1. jmprint April 7, 2015

          Oh no, I hope not, mean while people in love are discriminated against.

    2. Allan Richardson April 7, 2015

      I remember one of our past presidents who, while running as a candidate in the Democratic party, and supporting “legal liberalism” for the law, was quite open about his PERSONAL values being traditional Southern Baptist. Most liberals were mildly amused about these parts of his personality, but loved him for his honesty and his restraint in advocating for EVERYONE’S freedom. But the “real” social and economic conservatives found every excuse to vilify him, thwart his programs, blame him for economic ills caused by the actions of some foreign nations during his predecessor’s (Republican) administration, and finally, to give their already as good as elected movie actor an extra edge, sabotage hostage negotiations to ensure that THEIR guy, not the incumbent, got the credit for freeing them. So yes, there are some social conservatives, namely those who do not wish “dominion” over other viewpoints, whom I respect and admire, despite our differences over specific issues. Unfortunately, most of the vocal spokespersons for their philosophy behave in a sociopathic manner in order to advance their agenda, which makes them poor examples of Christian love, or even justice.

  7. pajamas April 7, 2015

    Love this article. Well done and good ideas. I know I don’t always support the ideas this memo puts it in its articles but I only have positive thoughts when I look at this one. Good use of the phrase hate the sin love the sinner.

  8. Whatmeworry April 7, 2015

    Its a shame that more libs haven’t ever read the constitution otherwise they would realize that the owners actions are protected

    1. ralphkr April 7, 2015

      An even greater shame, Whatmeworry, is that the Conservatives do read the Constitution and the Bible and do not understand either one. A prime example is not understanding the Second Amendment of the Constitution. Conservatives mistakenly think the intent is to arm citizens to be able to protect themselves from the government BUT the true intent was exhibited by a guy named George Washington (You may not have hear of him but he was our first President and, before that, was a general commanding the Revolutionary army). President Washington used the 2nd Amendment to organize a militia to put down a group of American citizens refusing to obey a federal law and pay a Whiskey Tax. It is plain to see that the real reason for arming citizens is to PROTECT the federal government from unruly citizens.

      1. Whatmeworry April 7, 2015

        Sorry ralph, guns should only be in the hands of law enforcement and our troops, not militias or private citizens. Conservatives no more read our constitution than the libs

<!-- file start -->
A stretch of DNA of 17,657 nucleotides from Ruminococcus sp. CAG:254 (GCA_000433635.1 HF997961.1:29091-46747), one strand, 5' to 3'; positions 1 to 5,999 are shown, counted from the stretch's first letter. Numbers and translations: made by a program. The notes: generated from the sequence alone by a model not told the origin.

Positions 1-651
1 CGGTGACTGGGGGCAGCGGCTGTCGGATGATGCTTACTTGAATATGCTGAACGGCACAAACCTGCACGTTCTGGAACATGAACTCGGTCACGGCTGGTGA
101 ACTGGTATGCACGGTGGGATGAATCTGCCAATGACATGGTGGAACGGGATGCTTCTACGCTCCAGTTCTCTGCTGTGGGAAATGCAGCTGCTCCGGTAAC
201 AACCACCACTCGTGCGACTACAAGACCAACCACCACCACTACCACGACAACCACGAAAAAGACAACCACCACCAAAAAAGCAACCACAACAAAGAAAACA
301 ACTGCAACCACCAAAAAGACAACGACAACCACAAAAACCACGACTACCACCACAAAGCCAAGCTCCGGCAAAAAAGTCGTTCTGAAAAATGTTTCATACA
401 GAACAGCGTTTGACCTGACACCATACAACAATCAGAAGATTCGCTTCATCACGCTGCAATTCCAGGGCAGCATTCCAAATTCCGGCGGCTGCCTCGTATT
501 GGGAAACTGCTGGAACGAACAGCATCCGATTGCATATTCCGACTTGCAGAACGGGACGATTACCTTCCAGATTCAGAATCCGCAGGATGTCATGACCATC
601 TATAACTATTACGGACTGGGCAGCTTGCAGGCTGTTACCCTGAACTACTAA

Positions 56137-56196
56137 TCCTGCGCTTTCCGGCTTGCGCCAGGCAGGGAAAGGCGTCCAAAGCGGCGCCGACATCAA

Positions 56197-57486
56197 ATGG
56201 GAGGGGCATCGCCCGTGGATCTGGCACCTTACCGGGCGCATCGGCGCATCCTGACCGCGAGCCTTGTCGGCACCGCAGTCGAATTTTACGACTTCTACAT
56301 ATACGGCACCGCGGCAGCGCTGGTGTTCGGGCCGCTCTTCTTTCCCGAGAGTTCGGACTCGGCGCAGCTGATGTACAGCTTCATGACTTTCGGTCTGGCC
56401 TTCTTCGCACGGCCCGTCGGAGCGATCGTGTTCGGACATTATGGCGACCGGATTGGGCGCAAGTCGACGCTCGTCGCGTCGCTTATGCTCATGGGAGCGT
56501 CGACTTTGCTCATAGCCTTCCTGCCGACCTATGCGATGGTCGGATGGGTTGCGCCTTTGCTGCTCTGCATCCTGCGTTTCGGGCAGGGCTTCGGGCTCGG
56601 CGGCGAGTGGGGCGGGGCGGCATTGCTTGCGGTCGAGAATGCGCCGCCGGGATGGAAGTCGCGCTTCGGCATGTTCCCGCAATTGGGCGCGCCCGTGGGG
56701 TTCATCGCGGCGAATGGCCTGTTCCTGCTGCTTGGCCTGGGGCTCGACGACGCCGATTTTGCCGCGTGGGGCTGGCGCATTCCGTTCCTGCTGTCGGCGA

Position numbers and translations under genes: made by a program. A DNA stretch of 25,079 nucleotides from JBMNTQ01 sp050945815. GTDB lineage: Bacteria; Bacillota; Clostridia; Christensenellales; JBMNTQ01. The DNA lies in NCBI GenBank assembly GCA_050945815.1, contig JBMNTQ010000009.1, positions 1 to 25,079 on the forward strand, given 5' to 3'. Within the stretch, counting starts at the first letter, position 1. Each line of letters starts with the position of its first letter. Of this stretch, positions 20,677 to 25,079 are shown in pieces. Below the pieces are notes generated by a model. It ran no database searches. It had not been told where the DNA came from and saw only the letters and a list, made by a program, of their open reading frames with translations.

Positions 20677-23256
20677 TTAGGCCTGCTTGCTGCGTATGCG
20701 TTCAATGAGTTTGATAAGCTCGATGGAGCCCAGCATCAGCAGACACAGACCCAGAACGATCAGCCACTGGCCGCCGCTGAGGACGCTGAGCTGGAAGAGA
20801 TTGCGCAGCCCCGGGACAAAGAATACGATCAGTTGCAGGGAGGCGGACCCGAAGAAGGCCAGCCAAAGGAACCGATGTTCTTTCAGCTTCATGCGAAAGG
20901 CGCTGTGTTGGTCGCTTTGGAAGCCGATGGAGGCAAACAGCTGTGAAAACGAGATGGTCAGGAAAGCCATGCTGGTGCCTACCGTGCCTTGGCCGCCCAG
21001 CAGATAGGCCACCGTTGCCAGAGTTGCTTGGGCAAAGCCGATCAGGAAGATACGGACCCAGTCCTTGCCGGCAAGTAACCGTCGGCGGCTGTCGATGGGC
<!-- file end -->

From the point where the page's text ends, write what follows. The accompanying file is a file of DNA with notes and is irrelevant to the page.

1. ralphkr April 7, 2015

          I suggest that you actually read the Second Amendment sometime, Whatmeworry. Quote: “A well regulated Militia, being necessary to the security of a free State, the right of the people to keep and bear Arms, shall not be infringed.” That is the entire Second Amendment. Nowhere does it state that only LEOs & armed forces have the right to bear arms. When that was written Washington and many others did NOT want a standing army since they had seen first hand the abuses committed upon citizens by a standing army and wished to depend upon national defense by armed CIVILIANS.

          1. Whatmeworry April 8, 2015

            Blah Blah, a well regulated militia results in nutting butt domestic terrorism, and protecting freeloaders from paying taxes like that yahoo rancher in NEV

          2. ralphkr April 8, 2015

            Hey, Whatmeworry, get your head out of where the sun doesn’t shine. Those organizations you are complaining about definitely do not fit the constitutional definition of militia but a perfect example of the stupidity of conservatives and their illegitimate seditious interpretation of the 2nd Amendment. When I was a LEO 5 decades ago and if those organizations had been around then they would have been given the choice of jail time or my bullet.

          3. 788eddie April 8, 2015

            Would someone please explain what is meant by “LEO.”

          4. ralphkr April 8, 2015

            LEO= Law Enforcement Officer.5 decades ago you were a deputy, trooper, marshal, agent, or a peace officer depending upon your agency now the common term is LEO. I was a deputy in the Midwest for a few years until I got tired of the below -30 winter and above +115 summer days (no AC in cars then) and moved to Alaska for the milder climate.

      2. Whatmeworry April 8, 2015

        Hmmm so Jefferson comment that the tree of freedom shouldn’t be watered with blood was about protectingg govt?

        1. Hmmm so desk clerk Dan M Ketter NEVER actually served in the military, and was a Joe College draft dodger during the Vietnam War. Dan & Bill Clinton have something in common!

          Hmmmm, why does he pretend to be a retired Air Force Colonel and conservative on one of his facebook pages. LIAR!!

        2. Staci Kittern Disbrow April 8, 2015

          You mean george jefferson? Moving on up…

        3. Staci Kittern Disbrow August 19, 2015

          I’m as beautiful as Linda Ketter, and I think Jefferson was a fine president.

        4. Staci K Whatmeworry December 26, 2015

          Bwhahaha! Dannnyboy! LOL! Please keep paying your post retirement federal taxes so I can keep earning my CRS pen$ion! It’s GREAT retiring at 51, and $pending dan ketters hard earned money from Ford Motors all those 30 years. Its WONDERFUL living on dan ketter$ dole!! Free Money….Free Money. From Dan Ketters wallet to Mine! Thank You Taxpayer$….HaHaHaHa

      3. Whatmeworry April 8, 2015

        Hmmm so Nixon comment that the tree of freedom shouldn’t be watered with blood was about protectingg govt?

        1. ralphkr April 9, 2015

          Sorry, Whatmeworry, but Nixon was not involved in writing the Constitution.

          1. Whatmeworry April 9, 2015

            It was rewritten in 1972 after watergate

  9. 788eddie April 8, 2015

    Thank you, Froma. You’re piece was thought-provoking.